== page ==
Build better in Commander part 2

Building a More Interesting Deck in Commander, Part 2

Scott CullenCommander, Strategy

Everyone wants to feel unique when playing Commander. Building a Commander deck that is unlike any other lets you stand by your creation with pride. 

However, this can be quite difficult given the sheer volume of players and decks out there. To give some perspective, EDHREC alone has data on over a million decks — so finding a unique take on a build can feel like an impossible task.

Thankfully, it’s not actually that difficult to make a distinct new deck, if you know what to do. We went over a few tips and ideas already, but there’s still more you can do. From pre-build research on commanders and archetypes to more deck specific adjustments, by following these steps, you’ll find your next, wild brew in no time.

Choose an obscure commander

The commander is often the most characterizing card in your deck, so a great way to start a unique build is to choose an obscure commander. Generally speaking, nearly all legendary creatures make for excellent commanders, and the lesser known ones are no exception. They are usually unpopular because they weren’t an obviously powerful choice when they were first released. That just means there’s a treasure trove of potential waiting to be discovered.

If you want to browse through obscure commanders, go to EDHREC and choose the color(s) you want to play with. Then just scroll down until you see commanders with fewer than a thousand decks to their name. This is where you will find commanders that you may have never even seen before, let alone considered building.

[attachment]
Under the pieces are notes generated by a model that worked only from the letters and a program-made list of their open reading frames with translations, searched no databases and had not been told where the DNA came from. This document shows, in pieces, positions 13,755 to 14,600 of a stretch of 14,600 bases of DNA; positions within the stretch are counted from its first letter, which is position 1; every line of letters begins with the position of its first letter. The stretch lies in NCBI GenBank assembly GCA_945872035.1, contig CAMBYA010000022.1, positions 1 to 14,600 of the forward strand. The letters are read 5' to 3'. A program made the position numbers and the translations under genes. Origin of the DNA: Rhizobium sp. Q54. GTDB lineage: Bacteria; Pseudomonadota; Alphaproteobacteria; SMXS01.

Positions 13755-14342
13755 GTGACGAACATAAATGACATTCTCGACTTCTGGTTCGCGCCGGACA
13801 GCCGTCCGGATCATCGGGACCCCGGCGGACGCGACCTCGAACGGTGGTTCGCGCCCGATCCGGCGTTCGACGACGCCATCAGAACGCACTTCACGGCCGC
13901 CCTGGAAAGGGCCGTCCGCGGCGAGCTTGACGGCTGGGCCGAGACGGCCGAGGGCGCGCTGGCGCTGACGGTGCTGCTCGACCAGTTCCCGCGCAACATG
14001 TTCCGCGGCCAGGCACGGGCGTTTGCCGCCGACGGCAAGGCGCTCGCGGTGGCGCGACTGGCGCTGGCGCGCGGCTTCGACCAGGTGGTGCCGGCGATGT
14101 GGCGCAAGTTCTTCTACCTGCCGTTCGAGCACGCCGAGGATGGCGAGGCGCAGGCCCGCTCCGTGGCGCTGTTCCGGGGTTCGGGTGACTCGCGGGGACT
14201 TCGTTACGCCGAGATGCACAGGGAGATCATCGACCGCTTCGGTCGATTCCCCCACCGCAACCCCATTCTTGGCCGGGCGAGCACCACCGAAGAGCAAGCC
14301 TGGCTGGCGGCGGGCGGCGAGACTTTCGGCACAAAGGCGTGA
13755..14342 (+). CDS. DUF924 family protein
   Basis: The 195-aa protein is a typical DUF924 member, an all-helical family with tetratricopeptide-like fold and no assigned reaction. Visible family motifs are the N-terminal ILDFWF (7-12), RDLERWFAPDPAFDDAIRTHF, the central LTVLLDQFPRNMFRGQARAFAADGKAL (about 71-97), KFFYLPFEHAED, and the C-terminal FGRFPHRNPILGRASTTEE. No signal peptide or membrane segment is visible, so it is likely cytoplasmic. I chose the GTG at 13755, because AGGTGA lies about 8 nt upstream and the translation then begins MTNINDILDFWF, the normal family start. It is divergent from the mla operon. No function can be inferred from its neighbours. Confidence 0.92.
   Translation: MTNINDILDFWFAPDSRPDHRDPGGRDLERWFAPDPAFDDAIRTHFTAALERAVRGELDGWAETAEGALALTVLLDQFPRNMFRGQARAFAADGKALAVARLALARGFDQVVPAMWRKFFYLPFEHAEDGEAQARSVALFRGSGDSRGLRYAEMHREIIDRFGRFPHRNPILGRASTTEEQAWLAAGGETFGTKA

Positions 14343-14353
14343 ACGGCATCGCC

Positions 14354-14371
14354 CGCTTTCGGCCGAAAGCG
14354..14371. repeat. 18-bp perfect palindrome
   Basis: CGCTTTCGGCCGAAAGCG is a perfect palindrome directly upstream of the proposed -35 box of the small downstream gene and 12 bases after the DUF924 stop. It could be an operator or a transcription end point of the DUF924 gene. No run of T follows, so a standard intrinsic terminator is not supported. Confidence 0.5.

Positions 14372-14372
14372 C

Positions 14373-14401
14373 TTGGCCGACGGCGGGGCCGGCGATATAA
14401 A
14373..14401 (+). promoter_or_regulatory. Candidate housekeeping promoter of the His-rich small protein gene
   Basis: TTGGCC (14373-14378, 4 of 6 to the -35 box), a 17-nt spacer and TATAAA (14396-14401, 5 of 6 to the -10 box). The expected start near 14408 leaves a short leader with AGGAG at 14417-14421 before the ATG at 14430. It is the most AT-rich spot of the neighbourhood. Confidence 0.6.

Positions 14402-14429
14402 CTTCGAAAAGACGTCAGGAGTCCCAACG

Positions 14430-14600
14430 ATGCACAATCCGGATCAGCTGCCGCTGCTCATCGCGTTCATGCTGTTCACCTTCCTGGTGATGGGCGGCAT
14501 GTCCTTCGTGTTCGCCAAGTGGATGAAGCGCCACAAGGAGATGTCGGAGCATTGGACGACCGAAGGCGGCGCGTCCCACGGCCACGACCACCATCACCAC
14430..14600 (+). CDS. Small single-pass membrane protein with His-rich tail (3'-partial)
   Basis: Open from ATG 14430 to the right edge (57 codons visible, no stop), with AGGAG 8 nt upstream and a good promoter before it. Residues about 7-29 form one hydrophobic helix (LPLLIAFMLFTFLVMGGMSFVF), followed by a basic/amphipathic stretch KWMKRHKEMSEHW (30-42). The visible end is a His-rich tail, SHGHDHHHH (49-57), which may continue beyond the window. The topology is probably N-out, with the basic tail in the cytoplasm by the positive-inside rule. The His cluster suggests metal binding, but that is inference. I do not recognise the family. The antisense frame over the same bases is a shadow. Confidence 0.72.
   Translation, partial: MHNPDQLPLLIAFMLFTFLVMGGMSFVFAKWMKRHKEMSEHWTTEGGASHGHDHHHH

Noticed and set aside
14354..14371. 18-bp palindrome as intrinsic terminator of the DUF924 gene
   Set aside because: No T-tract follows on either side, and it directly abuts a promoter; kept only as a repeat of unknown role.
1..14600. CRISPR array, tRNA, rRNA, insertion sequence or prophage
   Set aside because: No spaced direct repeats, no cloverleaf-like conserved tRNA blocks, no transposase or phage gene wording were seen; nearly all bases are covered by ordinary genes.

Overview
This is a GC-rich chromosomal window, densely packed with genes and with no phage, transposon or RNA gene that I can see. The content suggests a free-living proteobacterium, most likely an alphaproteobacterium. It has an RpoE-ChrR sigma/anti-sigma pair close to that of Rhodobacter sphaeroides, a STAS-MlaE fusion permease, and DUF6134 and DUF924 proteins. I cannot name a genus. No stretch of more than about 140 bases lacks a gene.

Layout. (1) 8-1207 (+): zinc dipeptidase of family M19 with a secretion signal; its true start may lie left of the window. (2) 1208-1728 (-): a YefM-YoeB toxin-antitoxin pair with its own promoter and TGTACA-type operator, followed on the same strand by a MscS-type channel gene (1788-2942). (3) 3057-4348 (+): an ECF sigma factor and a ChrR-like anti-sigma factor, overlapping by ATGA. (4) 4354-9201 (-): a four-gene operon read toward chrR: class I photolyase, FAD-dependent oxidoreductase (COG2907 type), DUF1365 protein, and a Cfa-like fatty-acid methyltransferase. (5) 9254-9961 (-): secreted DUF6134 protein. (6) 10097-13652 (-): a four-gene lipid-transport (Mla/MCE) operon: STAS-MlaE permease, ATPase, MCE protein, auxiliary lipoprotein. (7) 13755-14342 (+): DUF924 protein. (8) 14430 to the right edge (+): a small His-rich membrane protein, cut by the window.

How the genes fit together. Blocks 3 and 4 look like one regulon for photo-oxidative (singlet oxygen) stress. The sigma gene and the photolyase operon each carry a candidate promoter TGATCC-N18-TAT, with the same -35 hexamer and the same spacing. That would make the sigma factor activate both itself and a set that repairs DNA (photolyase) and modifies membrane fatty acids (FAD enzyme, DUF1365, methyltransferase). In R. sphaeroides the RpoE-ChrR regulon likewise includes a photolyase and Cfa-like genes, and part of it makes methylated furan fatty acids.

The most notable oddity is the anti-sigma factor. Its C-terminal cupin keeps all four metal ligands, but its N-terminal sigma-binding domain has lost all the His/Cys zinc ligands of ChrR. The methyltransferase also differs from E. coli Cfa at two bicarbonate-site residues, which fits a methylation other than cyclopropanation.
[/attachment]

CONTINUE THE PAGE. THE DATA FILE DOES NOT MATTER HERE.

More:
Take Rem Karolus, Stalwart Slayer for example: they have only 574 decks to their name, so chances are you haven’t played with or against them yet. Their abilities are familiar for their colors while still unique to them. They would make for a fantastic Burn deck that would feel different when compared to other, more popular choices like Torbran, Thane of Red Fell (3409 decks).

Losheel, Clockwork Scholar (327 decks) is another hidden gem. They’re a phenomenal choice as an aggressive yet grindy artifacts commander, and they’ll feel entirely different to the likes of Osgir, the Reconstructor (5547 decks).

Perhaps, most shockingly, Thrakkus the Butcher has just 93 decks to their name. They are a criminally overlooked dragons commander, likely due to Miirym, Sentinel Wyrm’s release in the same set (4616 decks). They may not copy dragons, but doubling their power makes them one of the best choices for an aggro commander. 

These exceptional commanders are out there. You just need to do a little digging to find the diamonds in the rough.

Play outside the typical colors

Some folks like to decide on a playstyle they want to follow first, and finding a distinctive angle to an archetype can be tricky. One great way to uncover a fresh approach to a playstyle is to find a facilitating commander outside of the archetype’s typical colors.

The easiest way to find these commanders is to find a theme that speaks to you, go to its theme page on EDHREC and look toward the bottom of the top commanders section for anything that catches your eye. If there’s nothing exciting there, or if you want to look deeper, you can choose a color combination at the top of the page and see what other commanders show up. You’ll be surprised what you might find!

Here are a couple of examples that might spark some inspiration. First, most sacrifice decks primarily use black, which makes Yedora, Grave Gardener a strange and novel choice. Mono green sacrifice can’t rely on most of the typical enablers and payoffs, so some creativity will yield a truly unique build.